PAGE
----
Our next caller, ‘Anonymous’, was more unhappy with the alleged gouging of Kieran Donaghy by Philly McMahon.

“I would like to comment on the All-Ireland final on Sunday and the actions of Philly McMahon. Surely to God The Sunday Game on RTÉ on Sunday night should have been able to condemn what Mr. McMahon did on the day. It was a disgrace. It brings the GAA into disrepute. It’ll be very interesting to see what the CCCC do now to Mr. McMahon. I’m a Derry man but I’m sure if that had been a Tyrone player, they would have been handed a suspension. Mr. McMahon tried to come out yesterday morning and say it was an accident? He needs to look at the video.”

CO’K: The video evidence certainly does not look good for the Dublin man. You have to ask though, what good would handing him a suspension now do? He’d only end up missing the first round or two of the National League, which most of the All-Ireland winning team probably won’t play in anyway. But sure Paraic Duffy thinks the disciplinary system is fine....

The other big talking point of the past week has been the reappointment of Tyrone manager Mickey Harte on a two-year deal.

While most Tyrone fans appeared happy enough, and at the very least unsurprised, ‘Sean from Omagh’ wasn’t as keen on the news.

“I was a Tyrone supporter all my life but I certainly won’t be supporting Tyrone any more, until Mickey Harte goes. He’s done enough over the years. He’s won three All-Irelands and Ulster medals, but there’s a time for going and Mickey should go. I think he’s being very selfish and greedy. He sees a new crop of players coming up and he wants to be part of all that. James McCartan left down, Breslin left Cliftonville – there’s a time for going. Does he not realise that? I’ll certainly not be supporting Tyrone until he goes anyway.”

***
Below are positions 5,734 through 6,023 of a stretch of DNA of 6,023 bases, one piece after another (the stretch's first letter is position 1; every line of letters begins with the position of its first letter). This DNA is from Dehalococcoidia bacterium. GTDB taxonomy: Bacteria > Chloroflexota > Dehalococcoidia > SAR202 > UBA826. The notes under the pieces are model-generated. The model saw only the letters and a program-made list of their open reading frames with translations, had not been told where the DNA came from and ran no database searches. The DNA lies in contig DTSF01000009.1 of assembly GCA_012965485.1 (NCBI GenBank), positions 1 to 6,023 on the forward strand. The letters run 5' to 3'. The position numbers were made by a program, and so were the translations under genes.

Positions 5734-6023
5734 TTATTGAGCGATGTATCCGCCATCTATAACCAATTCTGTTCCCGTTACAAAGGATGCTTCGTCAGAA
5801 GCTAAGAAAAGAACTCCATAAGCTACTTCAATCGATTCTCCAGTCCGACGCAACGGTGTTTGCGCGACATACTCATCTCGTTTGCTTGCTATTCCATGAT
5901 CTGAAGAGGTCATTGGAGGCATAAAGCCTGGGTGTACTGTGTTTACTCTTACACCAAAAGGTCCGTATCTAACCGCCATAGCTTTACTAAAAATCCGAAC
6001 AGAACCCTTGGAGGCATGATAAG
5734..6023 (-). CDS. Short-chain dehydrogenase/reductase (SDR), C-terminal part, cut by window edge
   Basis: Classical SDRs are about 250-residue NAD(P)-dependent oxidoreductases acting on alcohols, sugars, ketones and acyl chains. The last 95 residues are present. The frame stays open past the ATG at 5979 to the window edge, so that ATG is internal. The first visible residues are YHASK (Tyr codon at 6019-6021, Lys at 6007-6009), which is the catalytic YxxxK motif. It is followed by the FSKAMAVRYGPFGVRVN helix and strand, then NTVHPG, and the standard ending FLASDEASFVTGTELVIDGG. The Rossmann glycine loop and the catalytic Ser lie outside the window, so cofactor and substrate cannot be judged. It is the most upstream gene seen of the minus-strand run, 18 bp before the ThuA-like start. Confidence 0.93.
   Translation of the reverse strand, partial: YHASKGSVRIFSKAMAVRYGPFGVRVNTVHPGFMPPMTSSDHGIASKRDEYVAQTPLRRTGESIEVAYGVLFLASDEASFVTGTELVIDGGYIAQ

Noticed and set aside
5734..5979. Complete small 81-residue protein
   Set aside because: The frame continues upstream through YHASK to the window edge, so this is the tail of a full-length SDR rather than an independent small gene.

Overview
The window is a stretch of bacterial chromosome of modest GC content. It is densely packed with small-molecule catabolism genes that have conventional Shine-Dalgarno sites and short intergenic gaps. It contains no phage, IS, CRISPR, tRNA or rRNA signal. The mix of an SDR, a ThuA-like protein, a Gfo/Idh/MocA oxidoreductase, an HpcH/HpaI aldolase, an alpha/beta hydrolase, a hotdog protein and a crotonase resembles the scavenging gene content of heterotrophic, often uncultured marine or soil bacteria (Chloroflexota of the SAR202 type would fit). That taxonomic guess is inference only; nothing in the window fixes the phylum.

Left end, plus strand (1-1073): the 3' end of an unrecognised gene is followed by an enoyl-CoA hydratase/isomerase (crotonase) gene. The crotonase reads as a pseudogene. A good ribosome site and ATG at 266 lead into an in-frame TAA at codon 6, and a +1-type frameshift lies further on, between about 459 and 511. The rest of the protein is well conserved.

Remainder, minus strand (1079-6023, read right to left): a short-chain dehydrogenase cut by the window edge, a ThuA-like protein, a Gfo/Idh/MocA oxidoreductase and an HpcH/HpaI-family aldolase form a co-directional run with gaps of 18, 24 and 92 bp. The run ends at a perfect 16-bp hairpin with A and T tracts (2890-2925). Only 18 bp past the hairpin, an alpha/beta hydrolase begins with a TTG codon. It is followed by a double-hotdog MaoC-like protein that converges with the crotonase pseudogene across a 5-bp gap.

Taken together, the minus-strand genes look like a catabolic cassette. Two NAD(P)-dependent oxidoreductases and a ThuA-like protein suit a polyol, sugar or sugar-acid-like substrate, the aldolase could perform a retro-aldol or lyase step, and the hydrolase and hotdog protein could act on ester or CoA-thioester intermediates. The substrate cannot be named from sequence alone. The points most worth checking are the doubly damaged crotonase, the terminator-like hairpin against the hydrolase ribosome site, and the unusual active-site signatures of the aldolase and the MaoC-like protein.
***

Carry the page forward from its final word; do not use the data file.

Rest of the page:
CO’K: I’m sure Mickey and the Tyrone players will miss your unstinting loyalty and support for your county.

‘Quidnunc’ also questions why the Tyrone county board didn’t push against the ongoing impasse with RTÉ.

“So it’s official - Mickey Harte is to manage Tyrone for another two years. Was it really ever in doubt? All the carefully choreographed expressions of support from the players and Mickey’s interviews with various papers seemed to be designed to put pressure on the Co Board to rubber stamp the appointment without any discussion on other issues. Have any of your reporters asked the relevant people whether the RTÉ impasse has been resolved? I find it hard to believe that some honest broker hasn’t attempted to mediate between RTÉ and Mickey. Of course this would require both parties to be willing to compromise. As a Club Tyrone member, I would expect straight answers to these questions before long.”

CO’K: I did ask last week – “the players will not be stopped from speaking to RTÉ” was the answer. In other words, it’s as you were.

Off The Fence